US media group News Corp on Thursday reported a loss in the past quarter, hit by declines in advertising and writedowns at its global newspapers.
The company controlled by media mogul Rupert Murdoch and his family reported a loss of $430 million in the fiscal quarter ending June 30.
Revenues slipped 6.6 percent from a year ago to $2.08 billion.
The group, which operates the Wall Street Journal as well as British and Australian newspapers, also took a hit from the strong dollar.
News Corp was required to take a charge of $464 million to mark down the value of its assets at British newspapers, the company said.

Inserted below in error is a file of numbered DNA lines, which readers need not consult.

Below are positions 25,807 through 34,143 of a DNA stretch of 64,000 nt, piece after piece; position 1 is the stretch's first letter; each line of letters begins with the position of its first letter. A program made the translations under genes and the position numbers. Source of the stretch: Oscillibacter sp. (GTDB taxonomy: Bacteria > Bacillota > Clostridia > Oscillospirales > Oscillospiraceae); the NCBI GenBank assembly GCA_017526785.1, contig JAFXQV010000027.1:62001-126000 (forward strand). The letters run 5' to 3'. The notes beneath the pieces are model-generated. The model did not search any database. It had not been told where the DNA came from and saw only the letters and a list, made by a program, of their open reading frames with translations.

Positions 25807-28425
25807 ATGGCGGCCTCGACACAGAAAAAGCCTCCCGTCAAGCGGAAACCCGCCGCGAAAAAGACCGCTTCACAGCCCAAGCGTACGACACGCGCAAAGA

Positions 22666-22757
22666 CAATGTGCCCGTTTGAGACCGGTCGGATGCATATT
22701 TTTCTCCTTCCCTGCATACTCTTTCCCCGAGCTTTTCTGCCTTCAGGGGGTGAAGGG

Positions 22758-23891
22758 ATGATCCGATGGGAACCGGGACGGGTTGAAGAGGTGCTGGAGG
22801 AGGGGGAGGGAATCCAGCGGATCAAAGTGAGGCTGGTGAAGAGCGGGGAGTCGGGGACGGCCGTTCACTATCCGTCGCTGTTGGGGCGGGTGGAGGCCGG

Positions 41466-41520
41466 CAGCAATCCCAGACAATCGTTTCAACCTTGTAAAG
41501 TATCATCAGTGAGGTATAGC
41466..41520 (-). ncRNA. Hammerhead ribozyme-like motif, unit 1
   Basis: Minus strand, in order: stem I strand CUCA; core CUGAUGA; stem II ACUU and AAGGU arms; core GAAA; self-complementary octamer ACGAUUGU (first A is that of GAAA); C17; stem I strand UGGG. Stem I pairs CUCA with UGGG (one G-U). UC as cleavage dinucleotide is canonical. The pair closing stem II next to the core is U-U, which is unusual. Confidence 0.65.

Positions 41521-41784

The news and information unit saw a 10 percent drop in revenue in part "due to weakness in the print advertising market," the company statement said.
It said digital accounted for 26 percent of segment revenues in the quarter, helped by gains in online subscriptions to the Wall Street Journal, which now has more than 1.2 million paid subscribers.
The group also operates the HarperCollins publishing house and has digital assets including the realtor.com real estate website.
The company retained most of the print operations of the original News Corp when it was broken up in 2013 into two separate firms as part of a plan to "unlock value" for shareholders.
The breakup led to the creation of a separately traded 21st Century Fox, which includes most of the film and television properties in the Murdoch empire.
Murdoch, 86, began a gradual withdrawal from both companies in 2013, and now shares the title of chairman with his eldest son Lachlan at both firms.
Explore further: Newspaper woes drag News Corp to loss